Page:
The problem of invasive species, and the pressure they put on native wildlife, is an important topic in biology and probably will be for the foreseeable future. So what IS a native species? The question is not trivial, especially in New Zealand, where “native” birds are protected by law while “invasive” ones are mercilessly persecuted. In a humorous and evocative talk that was well outside my personal area of lay-expertise (and all the more interesting for it), Mike Dickison explained why the distinction is not as binary as it looks, and why not all non-native species are equal. He used the fauna of New Zealand as a case study, but it’s easy to see how this discussion can be applied to other places in the world. Again a surprisingly strong talk in a convention full of strong talks.

The majestic Jed Taylor and his aquatic menagerie in 3D. Photo by Joschua Knüppe.

Palaeoart Workshop

I was on the fence for a while about the palaeoart workshop because I’m not an artist and it’s programmed against some other activities, but my mates talked me into it anyway and I have zero regrets (although I was mildly gutted to miss the symposium about nature documentary film-making). The talks were by Joschua Knüppe, who talked about the fruitful (and meme-tastic) #paleostream online art community, and by Rebecca “Palaeoplushies” Groom, Agata “International Woman Of Mystery” Stachowiak and Jed “Dromaeosaur Sanctuary” Taylor, who each talked about how they bring their fabulous palaeoart into the third dimension. Meanwhile, the attendees were encouraged to doodle away using all the provided art supplies. Unfazed by a lack of skill I took a fair stab at it. It was all a great laugh, and it was highly inspiring to see what everyone was cooking up.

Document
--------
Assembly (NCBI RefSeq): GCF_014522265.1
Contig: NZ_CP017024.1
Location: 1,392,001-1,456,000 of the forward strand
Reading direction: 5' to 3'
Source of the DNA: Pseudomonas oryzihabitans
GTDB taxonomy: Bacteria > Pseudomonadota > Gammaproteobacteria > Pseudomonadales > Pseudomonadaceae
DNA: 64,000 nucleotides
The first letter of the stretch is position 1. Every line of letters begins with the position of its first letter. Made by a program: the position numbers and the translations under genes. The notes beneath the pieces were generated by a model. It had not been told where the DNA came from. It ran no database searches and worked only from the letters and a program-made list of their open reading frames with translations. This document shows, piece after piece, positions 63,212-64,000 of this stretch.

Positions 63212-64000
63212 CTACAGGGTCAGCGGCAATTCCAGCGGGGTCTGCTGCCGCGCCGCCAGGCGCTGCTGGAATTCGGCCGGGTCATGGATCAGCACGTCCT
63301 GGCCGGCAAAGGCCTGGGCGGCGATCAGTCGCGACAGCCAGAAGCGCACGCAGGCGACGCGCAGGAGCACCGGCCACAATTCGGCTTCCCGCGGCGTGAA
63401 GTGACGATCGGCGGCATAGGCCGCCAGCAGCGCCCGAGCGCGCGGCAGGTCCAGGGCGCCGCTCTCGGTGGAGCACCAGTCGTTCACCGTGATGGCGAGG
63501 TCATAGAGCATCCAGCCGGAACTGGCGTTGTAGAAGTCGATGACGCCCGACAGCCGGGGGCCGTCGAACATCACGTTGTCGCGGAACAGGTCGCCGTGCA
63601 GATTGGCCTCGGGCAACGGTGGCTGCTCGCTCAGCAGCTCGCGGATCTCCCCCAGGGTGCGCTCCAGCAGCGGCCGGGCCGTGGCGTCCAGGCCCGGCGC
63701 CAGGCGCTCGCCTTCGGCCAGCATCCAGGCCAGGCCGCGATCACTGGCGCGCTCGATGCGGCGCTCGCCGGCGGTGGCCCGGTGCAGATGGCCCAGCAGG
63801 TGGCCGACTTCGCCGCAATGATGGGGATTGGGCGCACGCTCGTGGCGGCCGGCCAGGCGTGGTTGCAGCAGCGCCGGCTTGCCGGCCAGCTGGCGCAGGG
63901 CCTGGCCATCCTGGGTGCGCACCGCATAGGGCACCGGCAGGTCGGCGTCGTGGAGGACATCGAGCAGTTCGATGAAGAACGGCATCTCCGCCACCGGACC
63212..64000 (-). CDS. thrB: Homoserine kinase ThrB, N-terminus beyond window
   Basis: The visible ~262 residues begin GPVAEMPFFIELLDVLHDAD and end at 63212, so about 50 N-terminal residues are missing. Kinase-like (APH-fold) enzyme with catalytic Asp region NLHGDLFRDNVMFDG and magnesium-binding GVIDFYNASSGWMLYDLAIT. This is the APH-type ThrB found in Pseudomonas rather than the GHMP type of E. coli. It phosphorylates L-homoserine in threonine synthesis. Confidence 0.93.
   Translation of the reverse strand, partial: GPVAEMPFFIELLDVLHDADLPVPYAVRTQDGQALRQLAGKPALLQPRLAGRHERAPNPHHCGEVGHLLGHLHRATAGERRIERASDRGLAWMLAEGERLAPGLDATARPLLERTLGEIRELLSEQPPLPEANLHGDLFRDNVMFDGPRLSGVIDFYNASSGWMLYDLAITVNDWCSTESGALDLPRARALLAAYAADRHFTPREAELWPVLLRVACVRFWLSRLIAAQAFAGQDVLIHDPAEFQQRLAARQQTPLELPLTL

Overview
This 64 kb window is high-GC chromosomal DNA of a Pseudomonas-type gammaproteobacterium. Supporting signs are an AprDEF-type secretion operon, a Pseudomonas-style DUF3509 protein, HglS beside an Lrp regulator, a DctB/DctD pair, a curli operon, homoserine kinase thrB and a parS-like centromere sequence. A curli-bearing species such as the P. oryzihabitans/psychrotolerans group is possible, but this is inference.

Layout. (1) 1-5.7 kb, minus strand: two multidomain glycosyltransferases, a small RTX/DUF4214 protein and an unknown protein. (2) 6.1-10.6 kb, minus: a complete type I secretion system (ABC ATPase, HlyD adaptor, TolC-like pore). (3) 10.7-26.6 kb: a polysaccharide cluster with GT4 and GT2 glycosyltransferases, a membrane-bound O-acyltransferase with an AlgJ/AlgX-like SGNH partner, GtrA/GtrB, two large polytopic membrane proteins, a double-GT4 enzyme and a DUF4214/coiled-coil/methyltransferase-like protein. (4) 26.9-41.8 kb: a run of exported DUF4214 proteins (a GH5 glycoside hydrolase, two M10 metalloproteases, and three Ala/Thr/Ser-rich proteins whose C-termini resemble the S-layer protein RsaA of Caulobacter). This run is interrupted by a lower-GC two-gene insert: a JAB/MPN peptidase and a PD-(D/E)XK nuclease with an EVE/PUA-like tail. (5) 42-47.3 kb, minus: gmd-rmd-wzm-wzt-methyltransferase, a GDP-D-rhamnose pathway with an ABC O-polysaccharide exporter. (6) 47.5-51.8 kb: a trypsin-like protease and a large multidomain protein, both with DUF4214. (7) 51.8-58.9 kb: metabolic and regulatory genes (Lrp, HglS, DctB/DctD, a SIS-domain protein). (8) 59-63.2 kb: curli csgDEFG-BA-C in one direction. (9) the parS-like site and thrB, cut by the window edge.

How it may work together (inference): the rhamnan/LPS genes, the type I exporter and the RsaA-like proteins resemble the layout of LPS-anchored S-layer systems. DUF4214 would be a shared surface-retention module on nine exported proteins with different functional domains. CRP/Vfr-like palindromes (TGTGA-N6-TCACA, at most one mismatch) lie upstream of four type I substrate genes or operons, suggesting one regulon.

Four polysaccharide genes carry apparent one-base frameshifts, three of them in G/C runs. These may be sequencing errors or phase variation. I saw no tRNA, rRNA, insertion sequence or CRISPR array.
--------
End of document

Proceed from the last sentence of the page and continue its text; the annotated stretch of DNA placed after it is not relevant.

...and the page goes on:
The Art Wall. Photo by Maija Karala, whose stunning Leallynasaura piece (immediately to the right of the logo) won a prize.

Of course, all of this was entered into a competition, judged on Sunday by superstar palaeoartists Luis Rey, Bob Nicholls, Agata Stachowiak and James McKay. It quickly became clear that there was a huge amount of talent and inspired ideas to go around, and the competition winners were certainly worthy.

After the workshop, John Conway and others hurried to set up a palaeoart exhibiton for all those great artists present; for risk of missing some I will refrain from trying to list them all. The exhibition showed again how rich, talented and diverse today’s palaeoart scene is, and a lot of well-known pieces are done much more justice in printed form than on screen. Wine and beer were served and a good time was had by all.

The drinks reception featuring lots of palaeoart and the back of Mike Taylor’s head.

And that was day one! I walked out with some much-desired merchandise, including a brand spanking new signed copy of Dougal Dixon’s After Man, ready for day two. Stay tuned for road pancakes, the true power of maniraptorans, the Big Bad Lynx, exciting news about CGI dinosaurs and more!